“Passive design” refers to technologies and construction methods that increase a building’s energy efficiency and reduce its operating costs without using complex systems.
Examples of passive design techniques include relatively inexpensive improvements like increasing a building’s insulation or creating air-tight building envelopes. Such improvements can help to maintain occupant comfort, provide good indoor air quality and control moisture.
For affordable housing providers, passive design techniques can be an attractive way to increase the affordability of their housing units. Because passive measures improve building performance, they can also help lower the cost of housing and of utilities. This is especially important for affordable housing tenants, since the rising cost of utilities can make even the lowest-cost housing unaffordable for many.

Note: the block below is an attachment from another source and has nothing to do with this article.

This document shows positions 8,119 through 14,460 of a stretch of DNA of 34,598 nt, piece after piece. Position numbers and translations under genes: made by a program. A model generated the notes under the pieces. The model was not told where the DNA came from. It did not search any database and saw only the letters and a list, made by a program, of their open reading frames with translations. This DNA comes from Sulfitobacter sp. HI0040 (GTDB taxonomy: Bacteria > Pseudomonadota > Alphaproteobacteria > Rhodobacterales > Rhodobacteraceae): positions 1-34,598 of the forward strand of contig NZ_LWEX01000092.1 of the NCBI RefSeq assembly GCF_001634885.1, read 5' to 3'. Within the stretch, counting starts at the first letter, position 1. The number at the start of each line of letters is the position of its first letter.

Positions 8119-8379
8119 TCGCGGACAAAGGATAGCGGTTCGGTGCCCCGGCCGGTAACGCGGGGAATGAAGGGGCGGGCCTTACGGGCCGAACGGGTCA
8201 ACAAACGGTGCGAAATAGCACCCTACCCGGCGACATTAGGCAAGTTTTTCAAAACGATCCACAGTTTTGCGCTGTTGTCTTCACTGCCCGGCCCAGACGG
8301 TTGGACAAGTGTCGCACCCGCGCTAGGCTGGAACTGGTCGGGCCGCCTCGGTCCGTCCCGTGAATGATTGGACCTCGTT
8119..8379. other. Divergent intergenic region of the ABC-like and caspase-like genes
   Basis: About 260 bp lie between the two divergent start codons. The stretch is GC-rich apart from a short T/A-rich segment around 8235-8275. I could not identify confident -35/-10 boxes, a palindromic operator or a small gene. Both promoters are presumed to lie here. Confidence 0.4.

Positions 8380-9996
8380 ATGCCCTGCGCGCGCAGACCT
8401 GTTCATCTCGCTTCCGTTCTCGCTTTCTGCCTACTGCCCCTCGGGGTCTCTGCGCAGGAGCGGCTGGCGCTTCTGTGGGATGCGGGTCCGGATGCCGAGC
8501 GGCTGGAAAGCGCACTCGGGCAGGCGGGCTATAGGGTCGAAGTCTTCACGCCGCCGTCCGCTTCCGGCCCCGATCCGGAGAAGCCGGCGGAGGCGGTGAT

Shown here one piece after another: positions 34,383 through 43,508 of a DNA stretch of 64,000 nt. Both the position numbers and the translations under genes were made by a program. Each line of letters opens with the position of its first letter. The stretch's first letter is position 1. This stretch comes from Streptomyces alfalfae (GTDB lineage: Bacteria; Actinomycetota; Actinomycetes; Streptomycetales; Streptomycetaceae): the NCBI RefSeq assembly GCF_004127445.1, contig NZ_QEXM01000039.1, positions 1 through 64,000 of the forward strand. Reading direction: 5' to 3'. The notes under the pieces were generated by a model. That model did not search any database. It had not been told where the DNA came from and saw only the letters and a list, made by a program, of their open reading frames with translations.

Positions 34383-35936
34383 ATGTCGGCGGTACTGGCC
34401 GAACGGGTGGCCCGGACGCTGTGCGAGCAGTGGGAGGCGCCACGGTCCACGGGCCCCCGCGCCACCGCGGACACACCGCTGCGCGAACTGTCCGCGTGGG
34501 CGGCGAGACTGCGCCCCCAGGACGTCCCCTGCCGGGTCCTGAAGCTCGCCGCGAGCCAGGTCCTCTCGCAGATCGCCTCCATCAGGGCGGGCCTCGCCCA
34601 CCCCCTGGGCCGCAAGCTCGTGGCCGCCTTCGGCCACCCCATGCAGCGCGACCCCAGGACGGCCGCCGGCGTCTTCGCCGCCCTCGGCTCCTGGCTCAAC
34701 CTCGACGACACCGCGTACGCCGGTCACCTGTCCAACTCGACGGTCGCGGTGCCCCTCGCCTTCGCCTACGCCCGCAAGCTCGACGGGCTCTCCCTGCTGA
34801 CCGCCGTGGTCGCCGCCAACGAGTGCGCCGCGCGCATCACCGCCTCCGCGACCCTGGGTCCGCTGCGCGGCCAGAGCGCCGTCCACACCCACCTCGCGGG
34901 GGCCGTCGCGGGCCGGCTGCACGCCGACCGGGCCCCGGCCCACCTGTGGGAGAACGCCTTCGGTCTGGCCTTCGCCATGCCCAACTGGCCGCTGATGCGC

What about the cost of using passive design features? Well, the cost of including such features in a construction project do vary from one project to the next. When they do generate additional costs, it is important to remember that passive design features can result in considerable savings over a building’s life cycle. In addition to reduced energy consumption and lower utility bills, other non-energy-related benefits for affordable housing providers include:
- the avoidance of rate subsidies;
- lower bad-debt write-offs;
- reduced carrying costs for arrears;
- fewer notices and customer calls;
- fewer shut-offs and reconnections due to delinquencies; and
- an increase in overall property values.
Passive design features are therefore worth being considered by affordable housing providers as a way to lower costs. Providers, tenants and the environment all have something to gain from passive design.
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